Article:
Monday night, I received this question on a previous post:
I was wondering if you could recommend your last book ‘the excellent wife’ for someone who’s husband had divorced them and remarried? If not then do you know of any good authors who deal with this situation?
In the last chapter of The Excellent Wife, “The Wife’s Sorrow, Overcoming a Grieving Heart,” Peace gives encouragement to the woman who is sorrowful over the status of her marriage or when her husband commits a sin that devastates her. She mentions divorce, but the chapter is not specifically about divorce. It centers more on how to respond and move forward when one’s heart seems overwhelmed with sorrow. I think divorce certainly falls within those parameters.
Peace makes a distinction between godly sorrow and sinful sorrow, and says that we can know whether our sorrow is godly or sinful by evaluating our responses. If our responses are sinful, then we have sinful sorrow. If we can respond to situations with biblical actions and feelings, then our sorrow is godly.
I think that is an unnecessary distinction. In my mind, sorrow is sorrow. Each of us has our own limit and only God knows what that limit is. He applies the right amount of pressure in the right places to achieve his purposes, and we all respond differently. Our thoughts and actions are sinful or godly, but I do not think our responses define the sorrow.
I’d also like to add that sometimes it is right and godly to be filled with sorrow over sin. And I think it is right and godly to be sorrowful over divorce.
I think that theology is what makes the difference. A robust, biblical understanding of who God is and how He acts is what makes the difference in how we deal with sorrow.
Some people crumble beneath the weight of difficulty in finding a good parking space. They cry, “Oh, God is against me today,” or “I am a Victor!” While others are overwhelmed with sorrow at the loss of a child, but still proclaim, “God is good and He does all things well.”
The difference is theology.
What does Peace say to the woman whose heart is filled with sorrow? She says keep a tight reign on the tongue and seek to overcome evil with good in all you do. She also offers dozens of scriptures.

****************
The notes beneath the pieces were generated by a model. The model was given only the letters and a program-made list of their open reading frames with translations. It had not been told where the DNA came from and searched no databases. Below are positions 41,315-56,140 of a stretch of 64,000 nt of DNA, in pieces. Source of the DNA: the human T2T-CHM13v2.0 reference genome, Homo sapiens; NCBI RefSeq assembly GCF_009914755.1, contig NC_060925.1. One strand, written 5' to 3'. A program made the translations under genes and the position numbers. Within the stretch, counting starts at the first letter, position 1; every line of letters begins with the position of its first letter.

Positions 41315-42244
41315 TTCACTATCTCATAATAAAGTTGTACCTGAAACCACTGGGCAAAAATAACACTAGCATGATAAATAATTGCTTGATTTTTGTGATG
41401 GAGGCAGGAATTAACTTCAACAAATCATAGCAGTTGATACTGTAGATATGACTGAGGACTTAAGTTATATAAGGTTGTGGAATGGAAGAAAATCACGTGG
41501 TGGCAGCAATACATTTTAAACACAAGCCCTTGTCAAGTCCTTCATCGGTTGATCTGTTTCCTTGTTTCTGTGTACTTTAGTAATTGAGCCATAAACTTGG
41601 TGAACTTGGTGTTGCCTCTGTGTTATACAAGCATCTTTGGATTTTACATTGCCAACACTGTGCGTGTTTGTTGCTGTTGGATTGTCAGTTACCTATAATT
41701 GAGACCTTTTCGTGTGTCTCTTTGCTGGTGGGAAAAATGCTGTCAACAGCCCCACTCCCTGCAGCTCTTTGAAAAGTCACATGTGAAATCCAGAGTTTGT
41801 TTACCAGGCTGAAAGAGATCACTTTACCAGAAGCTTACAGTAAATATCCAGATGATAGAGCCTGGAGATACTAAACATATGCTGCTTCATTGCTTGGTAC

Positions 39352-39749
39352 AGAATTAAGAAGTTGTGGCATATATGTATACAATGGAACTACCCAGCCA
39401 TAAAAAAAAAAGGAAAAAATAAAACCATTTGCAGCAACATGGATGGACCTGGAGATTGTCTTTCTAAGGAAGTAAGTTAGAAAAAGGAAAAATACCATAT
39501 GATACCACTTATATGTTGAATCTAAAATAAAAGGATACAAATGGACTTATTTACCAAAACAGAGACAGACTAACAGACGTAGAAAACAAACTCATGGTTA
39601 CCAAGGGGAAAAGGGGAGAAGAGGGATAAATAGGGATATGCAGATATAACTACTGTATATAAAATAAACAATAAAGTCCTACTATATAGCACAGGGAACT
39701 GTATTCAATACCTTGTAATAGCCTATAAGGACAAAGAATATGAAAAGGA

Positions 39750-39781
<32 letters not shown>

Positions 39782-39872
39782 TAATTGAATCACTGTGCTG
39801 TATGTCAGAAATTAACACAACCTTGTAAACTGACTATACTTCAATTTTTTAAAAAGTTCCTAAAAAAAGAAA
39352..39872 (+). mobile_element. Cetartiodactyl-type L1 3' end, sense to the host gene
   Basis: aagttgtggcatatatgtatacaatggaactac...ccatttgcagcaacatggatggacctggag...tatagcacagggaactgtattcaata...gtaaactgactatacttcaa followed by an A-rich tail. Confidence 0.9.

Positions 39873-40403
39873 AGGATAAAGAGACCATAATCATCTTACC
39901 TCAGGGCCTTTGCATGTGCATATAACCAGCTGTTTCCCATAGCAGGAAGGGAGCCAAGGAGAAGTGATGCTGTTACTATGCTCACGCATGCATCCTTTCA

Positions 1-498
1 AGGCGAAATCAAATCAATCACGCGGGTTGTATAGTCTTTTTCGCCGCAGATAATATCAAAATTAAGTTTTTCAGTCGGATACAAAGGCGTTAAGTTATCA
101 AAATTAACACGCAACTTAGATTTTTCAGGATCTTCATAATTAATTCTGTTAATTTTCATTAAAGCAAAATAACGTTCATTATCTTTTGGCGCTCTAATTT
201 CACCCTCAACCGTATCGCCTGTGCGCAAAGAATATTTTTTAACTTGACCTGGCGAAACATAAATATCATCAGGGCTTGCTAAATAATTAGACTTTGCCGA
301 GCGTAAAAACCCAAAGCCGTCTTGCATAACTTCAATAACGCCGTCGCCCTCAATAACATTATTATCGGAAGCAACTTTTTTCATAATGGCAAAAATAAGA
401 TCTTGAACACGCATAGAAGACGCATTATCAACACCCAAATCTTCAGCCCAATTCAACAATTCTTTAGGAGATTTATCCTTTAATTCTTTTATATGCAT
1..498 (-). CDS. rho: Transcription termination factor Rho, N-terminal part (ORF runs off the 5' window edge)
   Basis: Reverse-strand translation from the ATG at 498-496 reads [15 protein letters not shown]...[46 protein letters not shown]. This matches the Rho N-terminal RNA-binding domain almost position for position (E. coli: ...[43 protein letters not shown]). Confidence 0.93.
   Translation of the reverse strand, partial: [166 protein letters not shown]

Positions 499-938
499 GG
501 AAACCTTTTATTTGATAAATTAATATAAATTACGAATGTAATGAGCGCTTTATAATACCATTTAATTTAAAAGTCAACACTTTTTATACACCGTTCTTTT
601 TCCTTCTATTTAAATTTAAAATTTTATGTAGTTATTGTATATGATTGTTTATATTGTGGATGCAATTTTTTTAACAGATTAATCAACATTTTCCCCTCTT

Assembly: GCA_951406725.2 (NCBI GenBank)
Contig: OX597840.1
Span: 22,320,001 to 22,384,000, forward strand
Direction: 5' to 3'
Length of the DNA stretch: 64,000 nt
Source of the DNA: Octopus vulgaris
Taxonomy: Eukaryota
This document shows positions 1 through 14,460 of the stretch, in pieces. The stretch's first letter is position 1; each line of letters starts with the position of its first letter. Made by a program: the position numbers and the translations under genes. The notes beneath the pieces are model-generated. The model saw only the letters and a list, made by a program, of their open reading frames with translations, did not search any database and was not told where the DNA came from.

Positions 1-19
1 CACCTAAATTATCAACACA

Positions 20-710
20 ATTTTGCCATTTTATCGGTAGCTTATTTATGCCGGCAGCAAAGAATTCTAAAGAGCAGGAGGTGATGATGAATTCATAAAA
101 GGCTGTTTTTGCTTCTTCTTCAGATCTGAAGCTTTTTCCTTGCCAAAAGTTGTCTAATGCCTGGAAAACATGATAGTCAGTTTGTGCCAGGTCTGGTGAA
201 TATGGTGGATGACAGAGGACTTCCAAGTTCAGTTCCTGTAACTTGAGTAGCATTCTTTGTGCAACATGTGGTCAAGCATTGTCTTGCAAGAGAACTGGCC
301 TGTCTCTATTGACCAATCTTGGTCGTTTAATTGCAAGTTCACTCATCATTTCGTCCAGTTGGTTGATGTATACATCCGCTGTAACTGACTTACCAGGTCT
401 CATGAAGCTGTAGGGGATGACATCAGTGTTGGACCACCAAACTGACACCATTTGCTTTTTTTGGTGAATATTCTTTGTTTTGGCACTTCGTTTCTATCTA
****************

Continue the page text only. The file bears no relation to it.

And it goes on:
Surely our griefs He himself bore, and our sorrows He carried; yet we ourselves esteemed Him stricken, smitten of God, and afflicted.
No temptation has overtaken you that is not common to man. God is faithful, and he will not let you be tempted beyond your ability, but with the temptation he will also provide the way of escape, that you may be able to endure it.
1 Cor. 10:13
So, whether you eat or drink, or whatever you do, do all to the glory of God.
1 Cor. 10:31
But I say to you who hear, Love your enemies, do good to those who hate you. Luke 6:27
Give thanks in all circumstances; for this is the will of God in Christ Jesus for you.
1 Thess. 5:18
Bless those who persecute you; bless and do not curse them. Rejoice with those who rejoice, weep with those who weep. Live in harmony with one another. Do not be haughty, but associate with the lowly. Never be wise in your own sight. Repay no one evil for evil, but give thought to do what is honorable in the sight of all. If possible, so far as it depends on you, live peaceably with all. Beloved, never avenge yourselves, but leave it to the wrath of God, for it is written, “Vengeance is mine, I will repay, says the Lord.” To the contrary, “if your enemy is hungry, feed him; if he is thirsty, give him something to drink; for by so doing you will heap burning coals on his head.” Do not be overcome by evil, but overcome evil with good.
Let us then with confidence draw near to the throne of grace, that we may receive mercy and find grace to help in time of need.
Come to me, all who labor and are heavy laden, and I will give you rest. Take my yoke upon you, and learn from me, for I am gentle and lowly in heart, and you will find rest for your souls. For my yoke is easy, and my burden is light.
Peace writes, “Your sorrow will lesson as you seek refuge in God, as you go against your natural feelings, and as you show love to God and your husband.”
That said, I don’t think I’d recommend this book to someone who’s gone through a divorce. This one chapter may be helpful, but there are 20 others that wouldn’t help much. In fact, they may only make your friend feel worse.
I have not read any books that deal specifically with divorce, so I can’t recommend one.
As far as books go, I would recommend A Steadfast Heart: Experiencing God’s Comfort in Life’s Storms by Elyse Fitzpatrick (read my review) and Suffering and the Sovereignty of God edited by John Piper and Justin Taylor (read the Discerning Reader review). Those are the books that come immediately to mind. I’m in the middle of Spectacular Sins: And Their Purpose in the Glory of Christ by John Piper. By the time I’m finished, I’ll probably recommend it as well. I’m only in Chapter 5, but so far Piper has explained how God is sovereign over all things in this world, good and evil (though he is not guilty of evil), and how all things (including sin and evil) have a purpose for the glory of Christ.
I really hope this helps, Sarz. The comments are open for anyone who may have a book recommendation for dealing with divorce.